My Life as a Christian

Lessons and Highlights from Twin Lakes Fellowship 2018

With one of the keynote speakers, Rev. H.B. Charles of Shiloh Metropolitan Baptist Church, Jacksonville, Florida.

From Monday to Thursday last week I had an opportunity to attend a gathering of ministers, elders, seminary professors, and seminarians called Twin Lakes Fellowship (TLF). The First Presbyterian Church of Jackson, Mississippi (PCA) organizes the fellowship with this vision in mind: “We seek (by brotherly persuasion, helpful publication, friendly discussion, and compelling example) to build a church that will be faithful to the following commitments: expository preaching, biblical worship, biblical and confessional theology, a biblical understanding of the Gospel, a biblical understanding of conversion, a biblical understanding of evangelism, a biblical understanding of church membership, a biblical understanding of mutual accountability in the church, a biblical understanding of church government, and a biblical view of Christian discipleship – and thus a church with a shared vision of ministry.”

As always, this year’s gathering was rich and full of sound and God-glorifying teachings, exhortations plus fellowship. This year’s TLF granted me an opportunity to fellowship with brothers from the Presbyterian Church in America (PCA), Orthodox Presbyterian Church (OPC), Evangelical Presbyterian Church (EPC), Presbyterian Church in Ireland (PCI), Free Church of Scotland, Southern Baptist, and other denominations. I was significantly edified and encouraged by various sessions and interactions with my brothers. While I cannot exhaust everything in this post, here are some of the highlights and lessons from TLF 2018:

We cannot do ministry without the Holy Spirit. The keynote speakers, H.B. Charles and Geoff Thomas, emphasized on our need for the Holy Spirit to empower us not only for ministry but also for our personal walk with Christ. Without the Holy Spirit our preaching and shepherding is in vain. I know that many of us know this truth very well but how often do we live as if we don’t know it. So, it was a blessing to be reminded again of our need and dependence upon the Holy Spirit who not only empowers us but also continually intercedes for us. As H.B. put it, the Holy Spirit is our ultimate prayer partner.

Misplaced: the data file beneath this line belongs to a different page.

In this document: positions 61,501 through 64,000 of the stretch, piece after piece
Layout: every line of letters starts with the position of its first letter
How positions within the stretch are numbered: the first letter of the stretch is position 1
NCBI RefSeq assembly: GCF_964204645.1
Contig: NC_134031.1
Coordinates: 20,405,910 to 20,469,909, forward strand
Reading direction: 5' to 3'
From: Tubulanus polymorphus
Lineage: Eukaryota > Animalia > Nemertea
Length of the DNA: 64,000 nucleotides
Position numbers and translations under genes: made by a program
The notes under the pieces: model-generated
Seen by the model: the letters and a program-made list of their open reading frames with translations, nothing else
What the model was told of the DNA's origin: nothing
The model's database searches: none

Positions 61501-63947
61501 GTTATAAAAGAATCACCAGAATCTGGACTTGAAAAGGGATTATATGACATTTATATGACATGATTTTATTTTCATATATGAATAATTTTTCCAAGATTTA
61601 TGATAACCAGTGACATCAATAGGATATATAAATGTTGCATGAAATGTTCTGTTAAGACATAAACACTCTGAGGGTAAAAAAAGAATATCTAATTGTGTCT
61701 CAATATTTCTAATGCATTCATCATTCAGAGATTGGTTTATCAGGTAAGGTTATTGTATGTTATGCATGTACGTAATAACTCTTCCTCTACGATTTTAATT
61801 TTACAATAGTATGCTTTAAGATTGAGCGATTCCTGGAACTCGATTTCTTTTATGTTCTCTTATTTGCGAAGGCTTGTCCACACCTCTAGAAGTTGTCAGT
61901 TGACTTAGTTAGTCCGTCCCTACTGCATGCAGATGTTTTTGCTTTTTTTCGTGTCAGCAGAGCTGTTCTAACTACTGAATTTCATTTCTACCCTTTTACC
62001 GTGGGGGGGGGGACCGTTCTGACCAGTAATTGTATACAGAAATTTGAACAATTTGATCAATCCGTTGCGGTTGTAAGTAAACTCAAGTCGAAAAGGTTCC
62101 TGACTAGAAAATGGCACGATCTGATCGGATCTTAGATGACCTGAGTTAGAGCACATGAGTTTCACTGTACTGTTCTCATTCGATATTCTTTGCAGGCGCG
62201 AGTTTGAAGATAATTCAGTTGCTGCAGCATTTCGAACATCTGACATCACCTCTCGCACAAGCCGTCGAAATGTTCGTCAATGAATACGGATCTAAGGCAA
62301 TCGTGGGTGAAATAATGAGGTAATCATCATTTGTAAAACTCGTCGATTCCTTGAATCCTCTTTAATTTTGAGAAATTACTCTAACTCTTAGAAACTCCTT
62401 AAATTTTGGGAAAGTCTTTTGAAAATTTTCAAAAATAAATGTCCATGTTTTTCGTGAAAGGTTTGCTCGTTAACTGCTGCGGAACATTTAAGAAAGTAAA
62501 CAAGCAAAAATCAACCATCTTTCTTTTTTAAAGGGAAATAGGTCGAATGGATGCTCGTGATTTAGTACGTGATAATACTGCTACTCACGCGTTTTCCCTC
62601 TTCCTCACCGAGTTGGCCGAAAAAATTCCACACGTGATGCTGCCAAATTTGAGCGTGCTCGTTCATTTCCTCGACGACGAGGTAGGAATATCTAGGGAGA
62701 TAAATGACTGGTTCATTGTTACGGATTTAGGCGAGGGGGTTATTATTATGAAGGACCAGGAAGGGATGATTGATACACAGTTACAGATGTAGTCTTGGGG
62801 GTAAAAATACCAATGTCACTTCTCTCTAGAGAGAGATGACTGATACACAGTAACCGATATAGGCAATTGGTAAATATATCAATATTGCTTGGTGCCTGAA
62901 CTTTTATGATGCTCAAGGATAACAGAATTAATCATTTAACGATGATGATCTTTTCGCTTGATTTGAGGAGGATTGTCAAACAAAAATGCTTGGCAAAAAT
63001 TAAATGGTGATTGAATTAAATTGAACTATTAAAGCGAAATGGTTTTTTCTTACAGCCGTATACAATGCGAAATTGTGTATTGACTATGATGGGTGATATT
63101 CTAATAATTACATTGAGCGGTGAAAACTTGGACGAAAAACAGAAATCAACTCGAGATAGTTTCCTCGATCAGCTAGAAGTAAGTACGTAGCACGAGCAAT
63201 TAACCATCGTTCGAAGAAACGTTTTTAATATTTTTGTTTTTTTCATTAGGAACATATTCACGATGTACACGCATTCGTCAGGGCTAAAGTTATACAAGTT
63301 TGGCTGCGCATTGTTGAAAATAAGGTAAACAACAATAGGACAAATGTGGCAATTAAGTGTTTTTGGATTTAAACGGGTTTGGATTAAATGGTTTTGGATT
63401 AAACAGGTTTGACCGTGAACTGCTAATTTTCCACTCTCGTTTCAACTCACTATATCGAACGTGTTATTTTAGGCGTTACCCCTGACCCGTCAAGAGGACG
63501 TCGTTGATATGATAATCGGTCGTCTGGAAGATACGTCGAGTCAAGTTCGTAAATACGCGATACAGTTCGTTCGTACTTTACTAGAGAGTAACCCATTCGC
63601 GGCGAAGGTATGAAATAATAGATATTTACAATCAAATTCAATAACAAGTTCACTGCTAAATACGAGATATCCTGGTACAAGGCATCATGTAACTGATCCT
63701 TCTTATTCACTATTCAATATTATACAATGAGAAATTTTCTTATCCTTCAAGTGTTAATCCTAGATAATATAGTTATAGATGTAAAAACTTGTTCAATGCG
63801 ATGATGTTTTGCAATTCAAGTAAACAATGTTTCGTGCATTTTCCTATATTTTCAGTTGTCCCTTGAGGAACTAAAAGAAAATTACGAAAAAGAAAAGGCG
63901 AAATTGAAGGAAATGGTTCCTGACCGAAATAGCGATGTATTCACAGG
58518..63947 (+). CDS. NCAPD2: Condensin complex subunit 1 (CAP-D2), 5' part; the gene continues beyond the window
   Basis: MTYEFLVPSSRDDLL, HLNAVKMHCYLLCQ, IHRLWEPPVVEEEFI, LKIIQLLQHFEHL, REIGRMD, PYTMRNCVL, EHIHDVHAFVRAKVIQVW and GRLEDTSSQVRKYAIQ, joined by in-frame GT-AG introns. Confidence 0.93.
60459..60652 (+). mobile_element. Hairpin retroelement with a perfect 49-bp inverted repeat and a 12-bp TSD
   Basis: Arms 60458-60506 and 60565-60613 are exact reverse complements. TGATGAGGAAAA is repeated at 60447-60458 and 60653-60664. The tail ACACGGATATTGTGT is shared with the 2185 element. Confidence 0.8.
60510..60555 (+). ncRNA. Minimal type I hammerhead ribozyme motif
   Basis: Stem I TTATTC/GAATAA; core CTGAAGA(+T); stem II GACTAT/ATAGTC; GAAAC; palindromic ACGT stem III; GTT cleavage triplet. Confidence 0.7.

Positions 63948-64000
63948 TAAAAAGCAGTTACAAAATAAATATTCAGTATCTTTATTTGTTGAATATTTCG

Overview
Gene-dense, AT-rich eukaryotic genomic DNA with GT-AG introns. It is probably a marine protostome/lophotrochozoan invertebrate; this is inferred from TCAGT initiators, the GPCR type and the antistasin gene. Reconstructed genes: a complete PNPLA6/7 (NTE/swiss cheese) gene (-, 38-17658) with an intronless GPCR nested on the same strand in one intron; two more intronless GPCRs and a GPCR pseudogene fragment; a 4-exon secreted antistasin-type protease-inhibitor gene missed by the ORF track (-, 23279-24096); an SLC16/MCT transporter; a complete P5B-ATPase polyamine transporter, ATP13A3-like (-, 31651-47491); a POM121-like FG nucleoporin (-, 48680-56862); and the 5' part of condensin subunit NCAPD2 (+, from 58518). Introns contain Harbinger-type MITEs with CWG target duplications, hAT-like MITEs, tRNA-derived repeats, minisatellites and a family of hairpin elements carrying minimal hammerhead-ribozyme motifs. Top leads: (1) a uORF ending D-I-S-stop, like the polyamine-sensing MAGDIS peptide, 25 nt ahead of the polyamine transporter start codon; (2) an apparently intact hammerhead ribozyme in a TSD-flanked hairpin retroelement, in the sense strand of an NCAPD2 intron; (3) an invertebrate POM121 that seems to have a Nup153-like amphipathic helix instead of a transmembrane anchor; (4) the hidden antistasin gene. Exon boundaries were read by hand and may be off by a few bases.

The best of men are men at best. Jon D. Payne gave a lecture on the life and ministry of Dr. David Martin Lloyd Jones fondly known by many as the doctor. We praise the Lord for the life and faithful ministry of Dr. Jones who as Payne put it is probably the greatest preacher of the 20th Century. Yet despite being used greatly by Christ, the doctor just like all of us was also a man of weaknesses both personal and theological. Payne focused more on the latter and highlighted some of the doctor’s shortcomings in the area of pneumatology (doctrine of the Holy Spirit). D. Martin Lloyd Jones like many of the Pentecostal and Charismatic Christians today believed in the baptism of the Holy Spirit subsequent to conversion. He even supported the charismatic movement of his day in private but never in public. As I sat and listened to the lecture, I recalled one of my professors in seminary who often reminded us: the best of men are men at best. The best among us are made of feet of clay. This truth calls for humility and teachable spirit when fellow brothers point us to our own shortcomings, which we might be unaware of.